Are there problems with ethnic, race/racial minorities or religious prejudices? Gender equality?

Gender issues... It's the Middle East. Yes. - Sep 2020


Yes. - Sep 2018


On the surface, no, but there definitely seem to be religious prejudices. We have had quite a few friends affiliated with the church we attend have their visa renewal application rejected for no apparent reason. The only common denominator is that they are Christian families. And gender equality? What's that? - Sep 2018


There is a bit of a hierarchy of ethnic groups. Jordanians definitely seen themselves as the peers of Gulf State sheikhs, just without the money. Certain jobs are just assumed to be performed only by Egyptians. It is not particularly overt, just understood. - Mar 2017


Yes. - Jul 2016


Gender, yes--women here are not always respected. Race--from what I've heard, yes, it can be an issue. - Mar 2016


I don't know about racial, religious I would say no. There are Christian, Muslim, etc. churches available. - Nov 2015


Yes, yes, and yes. visible minority expats experience prejudice - if you're of Asian decent, expect to be mistaken for a housekeeper quite a bit. If you're Christian or Muslim that's fine; don't out yourself as Atheist, Jewish, or anything else. In terms of gender, as a woman I'm at best treated with paternalistic condescension. - Mar 2015


Yes. Yes. And Yes. - Jul 2014


Jordanians are 60% Palestinian, and with Israel so close, there are a lot of strong feelings about the Israel/Palestine issue here, and you're very likely to run into people who have family who lost their homes or land and were forced to come to Jordan as refugees in 1948 or 1967, so if you're Jewish, I'd probably not say so until you got to know someone pretty well. I've also never seen a synagogue here, so I'm guessing there isn't much public support at least for the Jewish community here. There are a lot of negative feelings lately about all the refugees from Iraq and Syria, particularly as the cost of living is going up and poverty is on the rise. In general, I think women do fine in Jordan, but it is a very male-dominated culture, so something to be cognizant of at least. - Mar 2014


Yes. - Dec 2013


Yes, yes and yes. - Aug 2013


In western Amman, not really. I imagine Jewish people need to be cautious about identifying themselves to people they don't know to avoid potential for verbal harassment. Women traveling alone or groups of women without a man present are more subject to verbal harassment. - Jul 2013


Yes, yes, and yes. It is very tough to be Jewish here (i.e. don't tell anyone you are Jewish - many people may be okay with it, but some distinctly and vocally are not). There are also times when it is tough to be female, and you always have to dress conservatively (not a veil, but with longer sleeves, skirts, etc.). My Asian friends tell me that many Jordanians treat them like servants. And many domestic helpers in Jordan are treated terribly by their employers. - May 2013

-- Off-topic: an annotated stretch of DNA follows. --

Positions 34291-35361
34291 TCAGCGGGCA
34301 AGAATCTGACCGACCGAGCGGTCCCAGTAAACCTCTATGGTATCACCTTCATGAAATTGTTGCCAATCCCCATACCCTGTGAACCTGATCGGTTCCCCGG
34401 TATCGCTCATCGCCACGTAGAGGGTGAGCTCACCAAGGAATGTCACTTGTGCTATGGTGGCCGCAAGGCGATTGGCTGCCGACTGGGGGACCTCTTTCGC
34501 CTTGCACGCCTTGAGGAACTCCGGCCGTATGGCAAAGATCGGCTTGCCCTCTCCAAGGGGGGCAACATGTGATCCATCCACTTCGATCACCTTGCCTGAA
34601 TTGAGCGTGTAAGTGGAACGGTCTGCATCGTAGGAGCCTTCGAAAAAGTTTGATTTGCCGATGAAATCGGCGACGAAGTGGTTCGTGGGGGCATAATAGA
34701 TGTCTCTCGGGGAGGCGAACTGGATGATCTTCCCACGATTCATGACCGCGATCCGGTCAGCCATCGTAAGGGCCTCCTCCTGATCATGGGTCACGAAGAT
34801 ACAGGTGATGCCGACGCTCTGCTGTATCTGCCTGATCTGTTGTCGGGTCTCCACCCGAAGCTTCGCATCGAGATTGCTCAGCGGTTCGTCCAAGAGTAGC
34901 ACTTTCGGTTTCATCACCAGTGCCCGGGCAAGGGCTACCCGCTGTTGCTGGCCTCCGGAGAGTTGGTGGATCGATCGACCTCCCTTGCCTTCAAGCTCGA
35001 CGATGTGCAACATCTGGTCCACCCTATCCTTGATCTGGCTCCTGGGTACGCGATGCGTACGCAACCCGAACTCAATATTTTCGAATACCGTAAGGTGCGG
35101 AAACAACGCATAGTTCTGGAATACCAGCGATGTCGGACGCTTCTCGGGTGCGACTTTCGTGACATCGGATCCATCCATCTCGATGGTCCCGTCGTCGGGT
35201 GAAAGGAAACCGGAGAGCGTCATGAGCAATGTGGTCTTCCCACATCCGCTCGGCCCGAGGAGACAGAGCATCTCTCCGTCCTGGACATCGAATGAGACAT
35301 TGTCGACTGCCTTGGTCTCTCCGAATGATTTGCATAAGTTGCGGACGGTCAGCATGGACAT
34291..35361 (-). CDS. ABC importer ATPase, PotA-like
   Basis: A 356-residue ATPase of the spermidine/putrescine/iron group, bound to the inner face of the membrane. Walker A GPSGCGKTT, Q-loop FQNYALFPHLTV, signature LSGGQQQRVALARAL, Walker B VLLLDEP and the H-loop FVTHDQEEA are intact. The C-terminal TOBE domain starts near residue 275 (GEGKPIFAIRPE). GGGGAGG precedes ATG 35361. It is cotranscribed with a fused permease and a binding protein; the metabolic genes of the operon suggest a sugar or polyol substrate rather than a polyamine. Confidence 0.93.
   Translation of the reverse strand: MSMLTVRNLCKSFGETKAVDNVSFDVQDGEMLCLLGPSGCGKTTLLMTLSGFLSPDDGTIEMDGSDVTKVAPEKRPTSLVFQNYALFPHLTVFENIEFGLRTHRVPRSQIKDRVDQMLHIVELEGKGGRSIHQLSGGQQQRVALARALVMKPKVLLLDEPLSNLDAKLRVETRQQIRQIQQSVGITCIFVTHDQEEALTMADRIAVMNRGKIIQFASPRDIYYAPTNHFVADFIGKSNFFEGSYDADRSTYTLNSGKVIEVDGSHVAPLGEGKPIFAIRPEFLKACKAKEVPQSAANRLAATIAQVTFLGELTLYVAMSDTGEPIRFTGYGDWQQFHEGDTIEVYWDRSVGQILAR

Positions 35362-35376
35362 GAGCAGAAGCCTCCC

Not really - Mar 2013


Every society has its prejudices. Westerners are treated fairly well. The migrant work-force is looked down upon. - Apr 2012


Yes, people here can be close minded, but it's no worse than any other place I suppose. - Mar 2012


Yes. This is arguably the most progressive Arab country, but it's still the Middle East. Hatred for Jews is fairly open and accepted, mistreatment of people of African descent is common. Arab Christians and women are treated as inferior as a matter of course. - Mar 2012


There is a MAJOR problem with being Jewish here and this is why I am submitting a Real Post Report on Amman. We expressly told our children's school that we wanted to remain "low-key" about being Jewish and we declined a request to speak to the students about our holidays. We were inadvertently outed by one of our children's teachers to several other parents; word spread quickly and several parents expressed vehement objections to us. We've had negative comments from the neighbors, as well, even though we have not displayed any obvious outward signs that we are Jewish. The population is also 60% Palestinian and many express their outrage with Israel and merge Jews from the diaspora with Israel in their minds. Protests against the Israeli Embassy are common and the Israeli diplomatic presence has been downsized to be now miniscule for security reasons. Jewish Peace Corps volunteers have been asked to keep their religion a secret here for their own safety. Jewish university students on study abroad have also been asked to do the same. Many find, as a result, that living here is very stressful, and that they cannot "be themselves" here or share their identities with their host families.(We have met about a dozen underground Jewish students here who all say the same thing.)I would recommend that non-Muslims and non-Christians avoid living here.(I have also heard negative comments about other religions from locals.) - Oct 2011


I haven't noticed any although Asian housekeepers aren't treated well by the local population. It's a problem in the whole region. - Aug 2011


There is an overall tolerance for christians and christmas,etc although prostyletizing is against the law. Of course, there are gender prejudices that women especially need to be aware of.you wont see women in the general work force nearly as much as males. - Aug 2011


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